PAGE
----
Typical cache treasures are not high in monetary value but may hold personal value to the finder. Aside from the logbook, common cache contents are unusual coins or currency, small toys, ornamental buttons, CDs, or books. Also common are objects that are moved from cache to cache, such as Travel Bugs or Geocoins, whose travels may be logged and followed online. Cachers who initially place a Travel Bug or Geocoin often assign specific goals for their trackable items. One such goal could be to pass it westward across the continent. Occasionally, higher value items are included in geocaches, normally reserved for the first to find, or "FTF", or in locations which are harder to reach.
Geocache container sizes range from film canisters often called "microcaches," too small to hold anything more than a tiny paper log, to five-gallon buckets or even larger containers.
If a geocache has been vandalized or stolen, it is said to have been "muggled" or "plundered." The former term plays off the fact that those not familiar with geocaching are called "geo-muggles" or just muggles, a term popularised by the Harry Potter series of books. If a cacher discovers that a cache has been muggled, it can be logged as needing maintenance, which sends an e-mail to the cache owner so it can be repaired, replaced, or archived (deactivated).
Geocaches vary in size, difficulty, and location. Simple caches are often called "drive-bys," "park 'n grabs" ("PNGs"), or "cache and dash." Geocaches may also be complex, involving lengthy searches or significant travel. Examples include staged multi-caches; underwater caches, caches located 50 feet (15 m) up a tree, caches found only after long offroad drives, caches on high mountain peaks, caches located in challenging environments (such as Antarctica or north of the Arctic Circle), and magnetic caches attached to metal structures and/or objects. Different geocaching websites list different variations per their own policies (e.g. Geocaching.com does not list new Webcam, Virtual, Locationless, or Moving geocaches).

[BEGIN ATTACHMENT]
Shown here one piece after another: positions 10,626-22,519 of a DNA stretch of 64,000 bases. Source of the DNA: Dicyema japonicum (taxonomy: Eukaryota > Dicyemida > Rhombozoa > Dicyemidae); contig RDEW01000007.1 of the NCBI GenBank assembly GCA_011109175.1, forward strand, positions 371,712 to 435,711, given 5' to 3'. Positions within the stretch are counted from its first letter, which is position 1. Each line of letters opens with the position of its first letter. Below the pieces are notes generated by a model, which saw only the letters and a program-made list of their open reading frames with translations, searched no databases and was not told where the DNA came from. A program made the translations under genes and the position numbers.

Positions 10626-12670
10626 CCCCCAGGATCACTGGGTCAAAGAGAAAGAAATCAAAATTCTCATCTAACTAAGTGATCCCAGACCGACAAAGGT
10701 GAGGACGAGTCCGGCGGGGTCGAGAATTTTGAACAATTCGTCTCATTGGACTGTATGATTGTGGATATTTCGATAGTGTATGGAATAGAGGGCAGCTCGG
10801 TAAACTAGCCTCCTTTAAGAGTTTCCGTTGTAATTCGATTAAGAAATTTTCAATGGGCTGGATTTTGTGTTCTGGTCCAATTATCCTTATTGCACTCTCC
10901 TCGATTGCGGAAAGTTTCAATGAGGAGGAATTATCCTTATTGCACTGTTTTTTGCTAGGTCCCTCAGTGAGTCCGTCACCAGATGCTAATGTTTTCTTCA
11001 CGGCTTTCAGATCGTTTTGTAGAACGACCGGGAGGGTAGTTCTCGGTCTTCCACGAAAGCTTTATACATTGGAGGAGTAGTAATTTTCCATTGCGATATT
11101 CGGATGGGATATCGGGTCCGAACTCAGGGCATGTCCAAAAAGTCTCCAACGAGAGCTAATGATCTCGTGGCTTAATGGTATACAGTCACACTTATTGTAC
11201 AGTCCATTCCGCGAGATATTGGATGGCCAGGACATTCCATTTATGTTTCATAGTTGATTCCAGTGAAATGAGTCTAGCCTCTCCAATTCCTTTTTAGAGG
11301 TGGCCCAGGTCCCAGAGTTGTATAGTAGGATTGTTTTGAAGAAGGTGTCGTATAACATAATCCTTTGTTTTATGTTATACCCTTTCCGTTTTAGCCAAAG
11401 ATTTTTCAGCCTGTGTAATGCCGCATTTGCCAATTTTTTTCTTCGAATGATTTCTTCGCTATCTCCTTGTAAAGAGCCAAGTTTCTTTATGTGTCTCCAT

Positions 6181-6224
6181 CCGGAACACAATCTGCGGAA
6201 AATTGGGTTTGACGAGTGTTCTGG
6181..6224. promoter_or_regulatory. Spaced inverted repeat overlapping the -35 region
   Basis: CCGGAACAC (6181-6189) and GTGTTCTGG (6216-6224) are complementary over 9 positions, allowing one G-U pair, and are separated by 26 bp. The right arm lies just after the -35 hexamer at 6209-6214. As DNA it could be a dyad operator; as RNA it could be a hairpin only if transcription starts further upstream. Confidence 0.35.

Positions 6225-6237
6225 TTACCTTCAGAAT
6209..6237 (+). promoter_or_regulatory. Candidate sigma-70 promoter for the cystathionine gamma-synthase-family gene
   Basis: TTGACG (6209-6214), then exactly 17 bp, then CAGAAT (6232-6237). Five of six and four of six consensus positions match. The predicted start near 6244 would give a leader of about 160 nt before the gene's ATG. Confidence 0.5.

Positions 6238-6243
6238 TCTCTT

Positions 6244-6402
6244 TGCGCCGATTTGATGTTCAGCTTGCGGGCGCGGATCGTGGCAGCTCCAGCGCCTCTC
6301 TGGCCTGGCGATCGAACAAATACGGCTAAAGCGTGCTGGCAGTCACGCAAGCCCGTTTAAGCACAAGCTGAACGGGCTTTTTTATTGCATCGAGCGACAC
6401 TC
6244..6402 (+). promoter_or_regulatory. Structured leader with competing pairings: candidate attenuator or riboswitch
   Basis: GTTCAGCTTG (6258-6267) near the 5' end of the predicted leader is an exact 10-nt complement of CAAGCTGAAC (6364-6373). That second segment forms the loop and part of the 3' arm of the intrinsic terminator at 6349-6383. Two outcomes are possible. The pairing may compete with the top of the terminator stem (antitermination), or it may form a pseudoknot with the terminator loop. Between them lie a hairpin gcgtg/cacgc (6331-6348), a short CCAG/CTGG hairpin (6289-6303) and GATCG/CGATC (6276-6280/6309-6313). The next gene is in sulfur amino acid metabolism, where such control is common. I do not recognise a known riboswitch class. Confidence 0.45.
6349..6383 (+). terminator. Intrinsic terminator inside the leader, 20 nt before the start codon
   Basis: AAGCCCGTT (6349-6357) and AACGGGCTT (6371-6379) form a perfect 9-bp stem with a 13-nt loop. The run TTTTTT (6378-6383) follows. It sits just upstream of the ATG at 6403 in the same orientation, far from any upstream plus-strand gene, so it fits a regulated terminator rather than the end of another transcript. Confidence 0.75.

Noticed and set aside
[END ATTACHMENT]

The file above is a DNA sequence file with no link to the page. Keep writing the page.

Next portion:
Variations of geocaches include:
- Traditional: The basic cache type, a traditional cache must include a log book of some sort. It may or may not include trade or trackable items. A traditional cache is distinguished from other cache variations in that the geocache is found at the coordinates given and involves only one stage.
- Multi-cache: This variation consists of multiple discoveries of one or more intermediate points containing the coordinates for the next stage; the final stage contains the log book and trade items.
- Offset: This cache is similar to the multi-cache except that the initial coordinates are for a location containing information that encodes the final cache coordinates. An example would be to direct the finder to a plaque where the digits of a date on the plaque correspond to coordinates of the final cache.
- Night Cache: These multi-stage caches are designed to be found at night and generally involve following a series of reflectors with a flashlight to the final cache location.
- Mystery/puzzle: This cache requires one to discover information or solve a puzzle to find the cache. Some mystery caches provide a false set of coordinates with a puzzle that must be solved to determine the final cache location. In other cases, the given location is accurate, but the name of the location or other features are themselves a puzzle leading to the final cache. Alternatively, additional information is necessary to complete the find, such as a padlock combination to access the cache.